Princess Charlotte of Wales left life tragically, on November 6th, 1817. Having been bled for medical reasons over the course of several days while pregnant, she weakened and died of postpartum bleeding after childbirth. She was only 21, and recently married to Prince Leopold. Her death impacted many, with businesses closing down for weeks.
In The Edinburgh Annual Register (vol 19), which Sir Walter Scott edited, Charlotte is referenced in association with a couple of the notable obituaries of the day (Eminent Characters Deceased):
‘The Rev. C. M. Cracherode, M.A….During the last year he spent several months at Worthing, in Sussex, where he resided in the mansion which had been for a short time occupied by the lamented Princess Charlotte of Wales….
Sir Thomas Stamford Raffles left the shores of England for his new station, in November 1817, having been detained at Falmouth by contrary winds long enough to receive the melancholy intelligence of the death of the lamented Princess Charlotte, whose friendship, together with that of her illustrious consort, he had the distinguished gratification to enjoy; and his first public act, on his arrival in his new government, was the forwarding of an address of condolence to his Majesty, on that most mournful event.’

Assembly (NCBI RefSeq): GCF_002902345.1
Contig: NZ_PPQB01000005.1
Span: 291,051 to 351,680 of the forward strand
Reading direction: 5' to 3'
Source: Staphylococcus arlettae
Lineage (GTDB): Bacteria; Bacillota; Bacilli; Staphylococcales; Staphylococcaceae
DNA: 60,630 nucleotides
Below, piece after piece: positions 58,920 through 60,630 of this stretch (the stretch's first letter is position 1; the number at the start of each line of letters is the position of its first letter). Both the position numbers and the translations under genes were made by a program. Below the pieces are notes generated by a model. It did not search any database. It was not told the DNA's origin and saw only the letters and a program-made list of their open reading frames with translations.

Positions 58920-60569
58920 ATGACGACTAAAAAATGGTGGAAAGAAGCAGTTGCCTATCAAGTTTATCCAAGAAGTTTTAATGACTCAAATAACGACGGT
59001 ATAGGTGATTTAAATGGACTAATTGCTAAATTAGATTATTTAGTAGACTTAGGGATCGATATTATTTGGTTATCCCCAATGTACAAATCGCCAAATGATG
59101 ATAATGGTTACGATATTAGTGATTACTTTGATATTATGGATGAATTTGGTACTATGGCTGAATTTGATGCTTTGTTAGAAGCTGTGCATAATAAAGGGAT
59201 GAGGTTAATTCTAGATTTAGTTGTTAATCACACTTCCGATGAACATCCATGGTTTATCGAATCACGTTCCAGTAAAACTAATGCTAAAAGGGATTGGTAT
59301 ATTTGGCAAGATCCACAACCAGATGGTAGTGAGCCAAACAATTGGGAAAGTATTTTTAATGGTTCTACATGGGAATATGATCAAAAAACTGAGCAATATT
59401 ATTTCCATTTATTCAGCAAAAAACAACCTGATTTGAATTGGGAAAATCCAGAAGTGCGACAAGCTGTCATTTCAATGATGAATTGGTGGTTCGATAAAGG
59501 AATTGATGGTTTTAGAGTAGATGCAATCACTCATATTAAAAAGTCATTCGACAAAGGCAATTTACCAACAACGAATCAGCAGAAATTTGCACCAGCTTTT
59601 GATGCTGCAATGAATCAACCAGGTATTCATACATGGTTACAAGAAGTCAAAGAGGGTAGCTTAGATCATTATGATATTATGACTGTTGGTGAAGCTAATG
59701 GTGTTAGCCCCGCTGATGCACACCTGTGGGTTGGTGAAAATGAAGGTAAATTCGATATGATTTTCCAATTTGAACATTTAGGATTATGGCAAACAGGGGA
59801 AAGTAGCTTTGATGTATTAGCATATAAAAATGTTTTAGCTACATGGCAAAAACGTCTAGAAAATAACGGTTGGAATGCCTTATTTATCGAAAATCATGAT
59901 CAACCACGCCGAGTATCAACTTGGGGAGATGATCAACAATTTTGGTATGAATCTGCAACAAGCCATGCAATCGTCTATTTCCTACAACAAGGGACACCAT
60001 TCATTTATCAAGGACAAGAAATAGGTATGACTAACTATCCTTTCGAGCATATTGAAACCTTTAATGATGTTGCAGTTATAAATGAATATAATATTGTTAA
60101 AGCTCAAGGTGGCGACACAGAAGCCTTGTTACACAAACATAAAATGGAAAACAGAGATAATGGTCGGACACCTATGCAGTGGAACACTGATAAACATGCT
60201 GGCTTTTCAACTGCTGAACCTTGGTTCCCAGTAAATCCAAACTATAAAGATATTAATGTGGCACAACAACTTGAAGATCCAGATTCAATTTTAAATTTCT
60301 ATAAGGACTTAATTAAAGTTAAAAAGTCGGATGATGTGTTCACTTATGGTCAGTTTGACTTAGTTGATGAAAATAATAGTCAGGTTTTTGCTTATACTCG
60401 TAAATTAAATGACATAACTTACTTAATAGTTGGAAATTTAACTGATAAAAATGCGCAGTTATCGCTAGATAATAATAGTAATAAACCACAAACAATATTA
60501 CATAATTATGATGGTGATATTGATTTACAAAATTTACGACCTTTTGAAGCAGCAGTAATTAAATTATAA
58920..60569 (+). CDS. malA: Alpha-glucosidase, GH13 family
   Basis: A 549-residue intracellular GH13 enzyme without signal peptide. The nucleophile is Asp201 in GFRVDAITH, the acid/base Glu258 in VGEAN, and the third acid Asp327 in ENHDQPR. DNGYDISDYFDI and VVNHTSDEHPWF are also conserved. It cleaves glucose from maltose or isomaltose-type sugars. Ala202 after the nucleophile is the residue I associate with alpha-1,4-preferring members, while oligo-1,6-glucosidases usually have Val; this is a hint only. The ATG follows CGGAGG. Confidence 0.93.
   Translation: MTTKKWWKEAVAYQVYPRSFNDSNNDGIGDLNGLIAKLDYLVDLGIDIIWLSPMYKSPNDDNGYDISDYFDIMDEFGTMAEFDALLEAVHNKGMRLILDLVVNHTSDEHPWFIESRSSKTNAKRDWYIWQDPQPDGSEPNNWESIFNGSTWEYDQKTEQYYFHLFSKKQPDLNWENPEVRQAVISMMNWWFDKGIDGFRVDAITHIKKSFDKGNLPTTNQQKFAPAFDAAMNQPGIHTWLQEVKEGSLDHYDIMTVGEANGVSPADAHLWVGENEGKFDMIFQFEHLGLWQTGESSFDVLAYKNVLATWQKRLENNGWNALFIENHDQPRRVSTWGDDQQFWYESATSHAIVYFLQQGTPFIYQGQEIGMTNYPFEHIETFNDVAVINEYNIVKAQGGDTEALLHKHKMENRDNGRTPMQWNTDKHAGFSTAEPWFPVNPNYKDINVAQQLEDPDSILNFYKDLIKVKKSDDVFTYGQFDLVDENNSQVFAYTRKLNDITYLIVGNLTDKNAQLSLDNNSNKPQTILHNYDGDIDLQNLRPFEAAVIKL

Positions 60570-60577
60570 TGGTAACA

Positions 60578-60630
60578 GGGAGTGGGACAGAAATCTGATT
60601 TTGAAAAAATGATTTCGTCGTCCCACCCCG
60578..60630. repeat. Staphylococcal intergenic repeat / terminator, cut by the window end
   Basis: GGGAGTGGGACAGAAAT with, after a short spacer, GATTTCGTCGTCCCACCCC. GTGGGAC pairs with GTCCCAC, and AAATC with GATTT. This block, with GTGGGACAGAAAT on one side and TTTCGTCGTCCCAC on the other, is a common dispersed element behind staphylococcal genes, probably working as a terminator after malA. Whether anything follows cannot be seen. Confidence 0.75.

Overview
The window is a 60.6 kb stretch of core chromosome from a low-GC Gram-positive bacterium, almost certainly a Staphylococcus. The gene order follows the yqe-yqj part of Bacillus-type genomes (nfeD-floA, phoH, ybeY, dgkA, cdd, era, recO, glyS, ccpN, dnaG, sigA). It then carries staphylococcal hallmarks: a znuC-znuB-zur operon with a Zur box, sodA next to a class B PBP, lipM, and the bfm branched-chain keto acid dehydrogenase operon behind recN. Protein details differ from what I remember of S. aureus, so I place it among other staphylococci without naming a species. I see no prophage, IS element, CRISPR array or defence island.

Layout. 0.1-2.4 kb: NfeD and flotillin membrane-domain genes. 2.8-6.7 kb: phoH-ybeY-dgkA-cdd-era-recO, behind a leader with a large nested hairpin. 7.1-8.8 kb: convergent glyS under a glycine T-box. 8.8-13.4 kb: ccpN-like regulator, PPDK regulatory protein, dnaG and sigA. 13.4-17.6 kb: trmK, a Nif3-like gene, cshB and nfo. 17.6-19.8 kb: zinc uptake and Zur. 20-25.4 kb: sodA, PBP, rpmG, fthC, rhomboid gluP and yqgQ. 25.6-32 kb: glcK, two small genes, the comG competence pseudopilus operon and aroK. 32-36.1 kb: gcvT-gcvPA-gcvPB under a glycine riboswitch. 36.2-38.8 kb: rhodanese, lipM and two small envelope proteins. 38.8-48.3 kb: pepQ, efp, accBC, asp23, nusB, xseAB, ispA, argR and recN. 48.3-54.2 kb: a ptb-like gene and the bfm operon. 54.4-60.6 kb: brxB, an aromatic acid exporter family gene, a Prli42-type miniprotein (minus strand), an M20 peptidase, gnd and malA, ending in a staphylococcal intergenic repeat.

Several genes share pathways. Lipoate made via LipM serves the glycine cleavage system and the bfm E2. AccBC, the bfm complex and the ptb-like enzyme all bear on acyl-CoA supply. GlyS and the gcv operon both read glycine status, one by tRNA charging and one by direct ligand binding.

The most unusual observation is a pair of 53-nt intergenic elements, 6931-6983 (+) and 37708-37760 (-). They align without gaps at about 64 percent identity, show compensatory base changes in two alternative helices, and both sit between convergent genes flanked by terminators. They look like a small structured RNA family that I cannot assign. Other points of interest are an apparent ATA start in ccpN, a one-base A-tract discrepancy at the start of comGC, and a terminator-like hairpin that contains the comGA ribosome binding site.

In addition to the emotion surrounding her death, a religious controversy developed, which is recorded in the journal of Lord Henry Cockburn, and involves an event which occurred on November 19, 1817:
‘...Shortly after this we were thrown into an uproar by a point of Calvinistic orthodoxy. Moved by the sad and unexpected death of the Princess Charlotte, which had melted all hearts, every clergyman in Edinburgh, except one, following the universal example, had religious service in his church on the 19th of November 1817, the day of her funeral, which was what we call a week-day—that is, not a Sunday. This, in Scotland, was not in obedience to the Royal proclamation, which we sons of Calvin always despise, but solely from natural decency and piety. Addressing their flocks on such an occasion, of course they all introduced the poor Princess, her virtues and her fate; and this in most cases probably amounted to a funeral sermon. But the Reverend Andrew Thomson maintained that all such sermons are repugnant to the presbyterian system, and dangerous in themselves from their tendency to degenerate into sycophantish eulogy: and perhaps he was right in this. But most clearly he was wrong in bringing discredit on his party, by being the only minister who shocked the universal feeling by acting on this principle on this occasion. Several of his brethren entreated him to yield.' Sir Harry in particular remonstrated and implored. But a useless personal battle, in which his will was on one side and all the world on the other, had always irresistible charms to Thomson. So he stood out; and while crowds rolled into every other church, the gates of his were closed, and he himself was made happy by being universally abused. On the following Sunday he preached on death, and alluded to the recent calamity, in a manner that disarmed those that heard him; and for the edification of those who did not, he published a pamphlet, demonstrating that everybody was wrong except himself. Possibly they were: but it seems odd how notices of striking deaths, which is so common on Sundays, and was so even in Thomson's own practice, should be so bad on every other day...’